My View Of Why So Many Enterprise Digital Initiatives Stall
Rahul Chakraborty

Boardrooms are abuzz with conversations about digital transformation. Despite widespread hardships caused to businesses across the globe by the COVID 19 pandemic, it is estimated that the spending on digital technologies globally will rise to around USD 1.3 Trillion in 2020 registering a 10.4 % growth from last year. Given the unique position of 2020 as a year when every business around the globe put restrictions on their costs, this figure is extremely revealing. But, having said that, not all digital transformation initiatives translate into encouraging signs of business growth. There are several instances where enterprise technology transformation initiatives have gotten stalled or been abandoned. Speaking from personal experience and drawing from the many conversations I have with business leaders here’s my list of 5 reasons why most enterprise digital transformation fails. Let us examine them in detail No purpose and/or direction The saying teamwork makes the dream work is true even for digital transformation. Unless everyone in the team is factored into the strategy, an organization will find it difficult to achieve the goals and milestones it set for digital transformation. Such alignment with the common enterprise goal is, sadly, rarely achieved. This is not because of a lack of technology tools. It’s because of a lack of communication and purpose. Operating in siloes, different departments within the organization may be following different governance and compliance policies and have different functional goals that aren’t mapped to a common objective. This leads to gaps, redundancies, and hurdles to implementation. It becomes hard for departments to get data from other departments or to create automated workflows that span departments and functions. For the unified digital transformation of the entire business, it is important for every individual department or business function to communicate, coordinate, and collaborate. Lack of roadmap Enterprise technology initiatives, no matter how big or small must always be measured for progress against a strict plan and schedule. That means defining milestones and checkpoints. Before implementing a major technology-driven overhaul or introducing disruptive new technology into your business processes, it’s essential for there to be a clear pathway showing whether the tech product is gelling with existing systems and touchpoints to validate if there is seamless interoperability. Without such a clear plan, dependencies will be ignored and showstoppers missed (until it’s too late). This will prevent the seamless interoperability of new digital systems with existing ones. A digital roadmap and plan are crucial to ensuring that all dependencies are mapped, the right integration points captured, and a systematic and detailed implementation phase is designed to ensure that the business can on-board a new enterprise technology without running aground halfway. Too much too soon The corporate leadership is often easily convinced about the benefits of technology in their business. But there is also a need to acknowledge that not all shiny new enterprise technology solutions advertised for your business are right for you. In the race to be seen as being digital-friendly, many leaders make the mistake of trying to onboard too many digital platforms into their business too soon. The technology (and its implementation) becomes the focus rather than the problems a digital transformation will address. It’s crucial to define the “why” first. Aligning business processes and workstreams according to those set objectives comes next and finally investing in digital solutions that can accomplish all that seamlessly. Downplaying cybersecurity Ever since the COVID 19 pandemic hit, there has been a steady increase in the number of cybercrimes linked to the large-scale migration of the workforce across industries from their office to homes. Nearly 91 % of businesses have reported an increase in attacks from cyberspace on their employees who are now predominantly working from home. This is a glimpse of what happens when digital transformation initiatives create digital systems and platforms but allow vulnerabilities to creep in. When planning a digital initiative or when onboarding a new enterprise technology, it is critical to consider security first. I suggest performing an assessment on the present level of preparedness for cyber threats within your organization to start with and then building outwards to scale your security as digitization evolves. Failing to fortify your digital landscape WILL result in disastrous consequences. No structure for innovation It’s a widely accepted myth that innovations, like miracles, happen by themselves, unbidden and suddenly. Nothing would be further from the truth. Innovation is not something companies can buy from the market. It takes enormous time and effort and a powerful enabling structure to bring out innovation. Many organizations, without having put this structure in place, substitute experimentation for innovation. These projects suck up resources, take time, and cost money. They, almost always, don’t go anywhere too. Even worse, many leaders feel compelled to keep flogging this dead horse in the hope that it will eventually run. Economists call this the “sunk cost fallacy”. The truth is, far-reaching enterprise transformations are fed by innovative methods and means. But trying to transform without creating the structure for supporting innovative thinking is futile. Digital transformation is here to stay, and I have no doubts about its potential to deliver sustainable (and exponential) growth to organizations. But the key for enterprises to ensure that their digital transformation is designed right, implemented well, and does not stall during usage. For this, they can do worse than starting by eliminating the 5 initiative-killers I’ve highlighted here. Of course, I welcome you to add your stumbling blocks to the list while commenting on this list too!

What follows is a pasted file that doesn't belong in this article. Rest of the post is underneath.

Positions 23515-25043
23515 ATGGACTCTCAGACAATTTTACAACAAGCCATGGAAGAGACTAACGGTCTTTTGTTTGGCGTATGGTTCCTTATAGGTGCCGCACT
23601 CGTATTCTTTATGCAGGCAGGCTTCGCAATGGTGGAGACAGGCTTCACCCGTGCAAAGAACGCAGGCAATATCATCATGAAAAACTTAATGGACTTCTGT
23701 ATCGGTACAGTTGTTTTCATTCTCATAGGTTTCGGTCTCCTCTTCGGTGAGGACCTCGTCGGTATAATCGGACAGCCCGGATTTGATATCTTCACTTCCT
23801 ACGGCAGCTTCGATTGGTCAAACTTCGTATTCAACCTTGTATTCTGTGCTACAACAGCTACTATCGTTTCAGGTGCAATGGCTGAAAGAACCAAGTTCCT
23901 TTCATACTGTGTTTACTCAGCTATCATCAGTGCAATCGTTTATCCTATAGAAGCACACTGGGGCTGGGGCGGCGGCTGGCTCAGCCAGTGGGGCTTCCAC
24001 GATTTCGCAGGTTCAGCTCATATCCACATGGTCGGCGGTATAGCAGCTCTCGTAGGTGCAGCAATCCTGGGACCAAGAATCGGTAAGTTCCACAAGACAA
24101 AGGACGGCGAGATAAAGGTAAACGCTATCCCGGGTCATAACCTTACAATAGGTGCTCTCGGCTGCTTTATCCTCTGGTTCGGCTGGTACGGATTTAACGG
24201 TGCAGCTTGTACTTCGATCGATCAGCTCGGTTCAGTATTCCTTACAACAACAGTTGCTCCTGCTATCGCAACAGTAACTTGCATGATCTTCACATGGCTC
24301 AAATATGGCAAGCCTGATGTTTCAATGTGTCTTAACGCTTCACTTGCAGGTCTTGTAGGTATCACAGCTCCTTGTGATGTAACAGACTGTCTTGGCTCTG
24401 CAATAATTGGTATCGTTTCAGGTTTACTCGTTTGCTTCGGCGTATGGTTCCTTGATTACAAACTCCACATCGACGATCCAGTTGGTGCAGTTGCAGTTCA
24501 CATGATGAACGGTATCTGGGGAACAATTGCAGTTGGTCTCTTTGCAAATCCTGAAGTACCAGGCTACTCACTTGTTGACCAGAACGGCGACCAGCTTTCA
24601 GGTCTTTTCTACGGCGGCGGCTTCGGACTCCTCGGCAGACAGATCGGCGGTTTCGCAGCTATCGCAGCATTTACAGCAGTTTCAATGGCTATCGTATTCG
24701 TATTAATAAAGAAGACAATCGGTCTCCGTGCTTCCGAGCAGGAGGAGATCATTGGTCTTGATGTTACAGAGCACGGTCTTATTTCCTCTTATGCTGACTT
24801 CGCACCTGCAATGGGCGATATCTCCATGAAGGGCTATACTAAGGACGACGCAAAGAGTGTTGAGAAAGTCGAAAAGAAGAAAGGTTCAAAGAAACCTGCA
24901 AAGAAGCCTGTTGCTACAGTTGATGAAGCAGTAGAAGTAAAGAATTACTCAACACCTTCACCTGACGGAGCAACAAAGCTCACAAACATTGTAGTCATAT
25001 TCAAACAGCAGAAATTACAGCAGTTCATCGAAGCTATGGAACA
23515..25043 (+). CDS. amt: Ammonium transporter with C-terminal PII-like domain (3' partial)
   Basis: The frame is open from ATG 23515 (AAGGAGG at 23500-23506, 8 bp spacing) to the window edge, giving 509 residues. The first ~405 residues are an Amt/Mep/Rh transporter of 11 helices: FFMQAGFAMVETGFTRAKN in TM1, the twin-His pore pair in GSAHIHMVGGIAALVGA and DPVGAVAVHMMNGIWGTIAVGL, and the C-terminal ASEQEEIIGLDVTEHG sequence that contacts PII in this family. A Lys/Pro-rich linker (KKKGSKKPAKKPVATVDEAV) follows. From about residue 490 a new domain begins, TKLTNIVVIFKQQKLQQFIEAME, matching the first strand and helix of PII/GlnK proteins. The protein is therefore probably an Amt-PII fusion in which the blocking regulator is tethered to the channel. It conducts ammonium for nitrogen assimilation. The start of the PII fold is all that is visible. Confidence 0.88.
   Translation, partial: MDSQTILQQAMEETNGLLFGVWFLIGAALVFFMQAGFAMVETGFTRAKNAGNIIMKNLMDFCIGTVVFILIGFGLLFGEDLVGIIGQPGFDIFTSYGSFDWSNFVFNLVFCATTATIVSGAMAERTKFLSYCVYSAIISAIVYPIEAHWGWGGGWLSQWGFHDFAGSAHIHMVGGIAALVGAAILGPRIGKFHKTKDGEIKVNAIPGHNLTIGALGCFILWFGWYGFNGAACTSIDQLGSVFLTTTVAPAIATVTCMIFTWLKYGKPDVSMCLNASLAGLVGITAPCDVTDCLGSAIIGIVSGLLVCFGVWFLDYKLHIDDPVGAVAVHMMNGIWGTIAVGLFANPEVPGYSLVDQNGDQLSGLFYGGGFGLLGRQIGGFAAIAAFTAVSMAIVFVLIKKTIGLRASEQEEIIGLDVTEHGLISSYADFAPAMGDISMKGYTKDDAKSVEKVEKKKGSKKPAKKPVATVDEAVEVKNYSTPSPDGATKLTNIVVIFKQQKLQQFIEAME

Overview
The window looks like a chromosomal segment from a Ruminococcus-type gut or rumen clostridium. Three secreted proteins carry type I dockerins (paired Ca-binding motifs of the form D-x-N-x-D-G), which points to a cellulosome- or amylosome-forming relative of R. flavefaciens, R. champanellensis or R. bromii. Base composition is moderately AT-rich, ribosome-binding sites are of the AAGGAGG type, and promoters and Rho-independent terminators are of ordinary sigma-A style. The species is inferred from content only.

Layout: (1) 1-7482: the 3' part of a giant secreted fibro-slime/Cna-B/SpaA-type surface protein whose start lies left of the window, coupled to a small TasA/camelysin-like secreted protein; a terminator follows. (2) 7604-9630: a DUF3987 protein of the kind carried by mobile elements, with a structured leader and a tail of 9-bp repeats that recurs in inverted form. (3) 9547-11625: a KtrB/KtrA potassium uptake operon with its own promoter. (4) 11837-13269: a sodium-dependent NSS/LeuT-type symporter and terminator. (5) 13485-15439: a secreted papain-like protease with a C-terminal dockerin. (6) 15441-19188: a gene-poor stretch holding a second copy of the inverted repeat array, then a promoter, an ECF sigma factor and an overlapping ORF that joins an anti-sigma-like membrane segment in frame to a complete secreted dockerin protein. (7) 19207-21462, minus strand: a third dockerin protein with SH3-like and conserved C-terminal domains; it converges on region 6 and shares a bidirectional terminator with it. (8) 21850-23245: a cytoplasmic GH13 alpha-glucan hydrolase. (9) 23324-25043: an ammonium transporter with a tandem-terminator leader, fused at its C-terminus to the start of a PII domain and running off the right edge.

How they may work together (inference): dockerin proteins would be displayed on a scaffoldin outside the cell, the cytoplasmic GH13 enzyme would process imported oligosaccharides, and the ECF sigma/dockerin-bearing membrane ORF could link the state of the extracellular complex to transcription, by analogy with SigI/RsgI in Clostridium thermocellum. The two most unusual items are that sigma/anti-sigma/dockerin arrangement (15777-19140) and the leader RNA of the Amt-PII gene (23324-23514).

Industry: Information Technology
Department: Information Technology
Discipline: Advisory And Consulting
Focus Area: Digital Transformation